Directed by Stanley Kubrick
Written by Stanley Kubrick
Produced by Stanley Kubrick
Starring: Malcom McDowell, Patrick Magee, Adrienne Corri, Miriam Karlin, Godfrey Quigley, Anthony sharp and Warren Clarke
Conuntry: United Kingdom
Release Date: December 19, 1971
Running Time: 137 minutes
Why you should see it?
The movie is an adaptation of the dystopian book “A clockwork orange” by Anthony Burges. A book very perversely moral novel about the value of free will.
A Clockwork Orange it is considerate a cult movie and it’s often classified as a horror movie instead of its proper classification as a distopic movie.
This movie is an ideological mess we can see it at the beginning of the film when Alex invites the spectators to enjoy the violence. The authority figures are as bad. If not worse than Alex and unlikely the way Alex is depicted in the film they are mostly grotesque. By far A clockwork orange is Kubrick most prescient work, more astute and unsparing than any of his other films.
A Corkwork Orange and 2001 are parallel movies. The movie 2001 is an American’s nightmare, while A clockwork orange is Britain’s nightmare.
Finally, the soundtrack mainly compose by classical music and a synthesizer compositions and is one of the most recognized soundtracks in cinema history, and the now iconic poster, created by designer Bill Gold, is one of the best seller posters in history.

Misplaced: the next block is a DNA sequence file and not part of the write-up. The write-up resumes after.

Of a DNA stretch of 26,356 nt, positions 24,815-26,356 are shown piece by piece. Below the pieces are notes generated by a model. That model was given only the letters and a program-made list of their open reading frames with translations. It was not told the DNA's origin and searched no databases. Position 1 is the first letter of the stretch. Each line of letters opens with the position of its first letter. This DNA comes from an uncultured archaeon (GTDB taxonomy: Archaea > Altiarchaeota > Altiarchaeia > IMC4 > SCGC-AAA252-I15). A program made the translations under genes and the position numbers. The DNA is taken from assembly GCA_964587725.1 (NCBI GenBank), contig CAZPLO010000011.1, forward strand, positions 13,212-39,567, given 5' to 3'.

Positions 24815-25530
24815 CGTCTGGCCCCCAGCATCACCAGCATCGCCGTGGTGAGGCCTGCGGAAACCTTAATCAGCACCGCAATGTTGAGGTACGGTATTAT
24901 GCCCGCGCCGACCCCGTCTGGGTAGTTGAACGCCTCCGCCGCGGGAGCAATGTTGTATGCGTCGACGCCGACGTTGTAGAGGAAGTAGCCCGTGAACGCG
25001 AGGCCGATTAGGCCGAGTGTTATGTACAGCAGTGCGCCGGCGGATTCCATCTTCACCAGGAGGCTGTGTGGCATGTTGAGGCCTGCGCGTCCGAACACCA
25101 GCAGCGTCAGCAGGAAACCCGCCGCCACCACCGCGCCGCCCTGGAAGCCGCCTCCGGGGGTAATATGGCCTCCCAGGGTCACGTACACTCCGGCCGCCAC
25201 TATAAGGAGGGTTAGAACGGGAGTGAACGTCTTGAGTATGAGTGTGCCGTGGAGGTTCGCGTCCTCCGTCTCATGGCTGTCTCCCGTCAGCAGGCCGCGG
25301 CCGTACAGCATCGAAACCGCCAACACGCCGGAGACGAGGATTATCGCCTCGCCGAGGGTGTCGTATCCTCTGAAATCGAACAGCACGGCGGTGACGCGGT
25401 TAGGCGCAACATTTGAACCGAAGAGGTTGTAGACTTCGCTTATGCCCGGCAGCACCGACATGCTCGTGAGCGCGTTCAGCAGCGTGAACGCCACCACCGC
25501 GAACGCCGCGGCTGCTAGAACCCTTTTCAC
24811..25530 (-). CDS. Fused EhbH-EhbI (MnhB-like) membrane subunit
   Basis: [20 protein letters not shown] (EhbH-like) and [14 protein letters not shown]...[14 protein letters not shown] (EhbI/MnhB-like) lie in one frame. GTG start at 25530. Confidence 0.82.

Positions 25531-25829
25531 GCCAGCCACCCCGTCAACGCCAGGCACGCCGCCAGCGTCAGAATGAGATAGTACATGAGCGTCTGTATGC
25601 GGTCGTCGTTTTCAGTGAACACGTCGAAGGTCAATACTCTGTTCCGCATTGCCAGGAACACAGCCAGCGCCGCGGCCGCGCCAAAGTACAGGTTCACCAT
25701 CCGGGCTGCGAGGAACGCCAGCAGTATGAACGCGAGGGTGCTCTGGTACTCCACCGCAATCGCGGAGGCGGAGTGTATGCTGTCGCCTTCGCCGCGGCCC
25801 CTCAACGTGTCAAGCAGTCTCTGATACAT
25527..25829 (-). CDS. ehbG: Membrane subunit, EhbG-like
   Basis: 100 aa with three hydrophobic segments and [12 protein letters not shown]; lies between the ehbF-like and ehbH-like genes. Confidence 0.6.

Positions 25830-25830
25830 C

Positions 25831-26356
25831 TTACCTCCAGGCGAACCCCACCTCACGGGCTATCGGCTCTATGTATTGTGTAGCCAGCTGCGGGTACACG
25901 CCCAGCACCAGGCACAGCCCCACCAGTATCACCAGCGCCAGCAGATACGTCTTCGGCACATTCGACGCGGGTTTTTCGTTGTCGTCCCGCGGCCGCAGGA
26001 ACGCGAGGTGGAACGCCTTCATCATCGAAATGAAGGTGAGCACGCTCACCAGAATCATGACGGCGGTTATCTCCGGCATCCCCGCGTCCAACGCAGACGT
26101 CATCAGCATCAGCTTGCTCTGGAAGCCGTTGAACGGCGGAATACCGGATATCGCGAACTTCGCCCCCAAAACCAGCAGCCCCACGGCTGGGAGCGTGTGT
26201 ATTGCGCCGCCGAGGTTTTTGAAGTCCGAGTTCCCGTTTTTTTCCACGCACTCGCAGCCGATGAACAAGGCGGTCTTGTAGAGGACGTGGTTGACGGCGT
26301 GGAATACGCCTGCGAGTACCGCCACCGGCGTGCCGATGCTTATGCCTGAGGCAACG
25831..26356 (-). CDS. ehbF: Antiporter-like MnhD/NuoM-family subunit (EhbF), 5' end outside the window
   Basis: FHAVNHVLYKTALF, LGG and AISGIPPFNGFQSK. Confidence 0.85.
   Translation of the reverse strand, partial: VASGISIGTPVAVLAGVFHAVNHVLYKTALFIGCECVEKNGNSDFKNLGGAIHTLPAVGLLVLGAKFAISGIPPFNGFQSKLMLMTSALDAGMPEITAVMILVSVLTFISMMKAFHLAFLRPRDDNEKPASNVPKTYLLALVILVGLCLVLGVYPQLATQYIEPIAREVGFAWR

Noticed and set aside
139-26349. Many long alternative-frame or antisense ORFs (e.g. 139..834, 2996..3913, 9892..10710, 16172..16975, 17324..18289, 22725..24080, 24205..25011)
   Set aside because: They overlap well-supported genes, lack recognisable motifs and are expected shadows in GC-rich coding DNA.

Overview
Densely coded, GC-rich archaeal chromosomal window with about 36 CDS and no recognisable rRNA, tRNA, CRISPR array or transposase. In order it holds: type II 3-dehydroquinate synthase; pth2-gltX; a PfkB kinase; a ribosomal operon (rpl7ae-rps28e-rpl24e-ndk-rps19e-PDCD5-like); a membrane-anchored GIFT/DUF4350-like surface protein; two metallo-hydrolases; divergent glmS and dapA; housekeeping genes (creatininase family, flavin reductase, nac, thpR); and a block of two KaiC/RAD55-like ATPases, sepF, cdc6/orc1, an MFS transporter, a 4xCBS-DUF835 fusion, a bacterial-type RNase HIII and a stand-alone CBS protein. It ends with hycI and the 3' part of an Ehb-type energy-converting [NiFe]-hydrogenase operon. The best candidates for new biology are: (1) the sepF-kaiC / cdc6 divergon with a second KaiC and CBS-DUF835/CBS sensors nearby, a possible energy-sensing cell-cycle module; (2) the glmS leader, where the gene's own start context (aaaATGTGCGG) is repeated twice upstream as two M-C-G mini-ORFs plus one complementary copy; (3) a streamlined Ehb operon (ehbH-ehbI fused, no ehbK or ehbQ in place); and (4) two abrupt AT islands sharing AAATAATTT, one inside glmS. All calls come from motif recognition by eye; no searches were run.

In futuristic London, Alex is the leader of his “droogs”, Pete, Georgie, and Dim, one of many youth gangs in the decaying metropolis. One night, after intoxicating themselves on “milk plus”, they engage in an evening of “ultra-violence”, including beating an elderly vagrant, and fighting a rival gang led by Billyboy. Stealing a car, they drive to the country home of writer F. Alexander, where they beat Mr. Alexander to the point of crippling him for life. Alex then rapes his wife while intoning “Singin’ in the Rain”.
The next day, while truant from school, Alex is approached by probation officer Mr. P. R. Deltoid, who is aware of Alex’s violence and cautions him. In response, Alex visits a record store where he picks up two girls. Alex and the girls have sex in a fast-motion scene.
After the events of the night before, his droogs express discontent with Alex’s petty crimes, demanding more equality and more high-yield thefts. Alex reasserts his leadership by attacking them and throwing them into a canal. That night, Alex invades the mansion of a wealthy “cat”-woman, filled with erotic art. While his droogs remain at the front door, Alex bludgeons the woman with a phallic statue. At the climax of the attack, close-ups of the erotic paintings on the walls are barely visible in single-frame sequences. Hearing police sirens, Alex tries to run away, but is betrayed by his droogs. Dim smashes a pint bottle of milk across his face, leaving him stunned and bleeding. Alex is captured and brutally beaten by the police. A gloating Deltoid spits in his face and informs him that the woman subsequently died in the hospital, making him a murderer. Alex is sentenced to 14 years incarceration.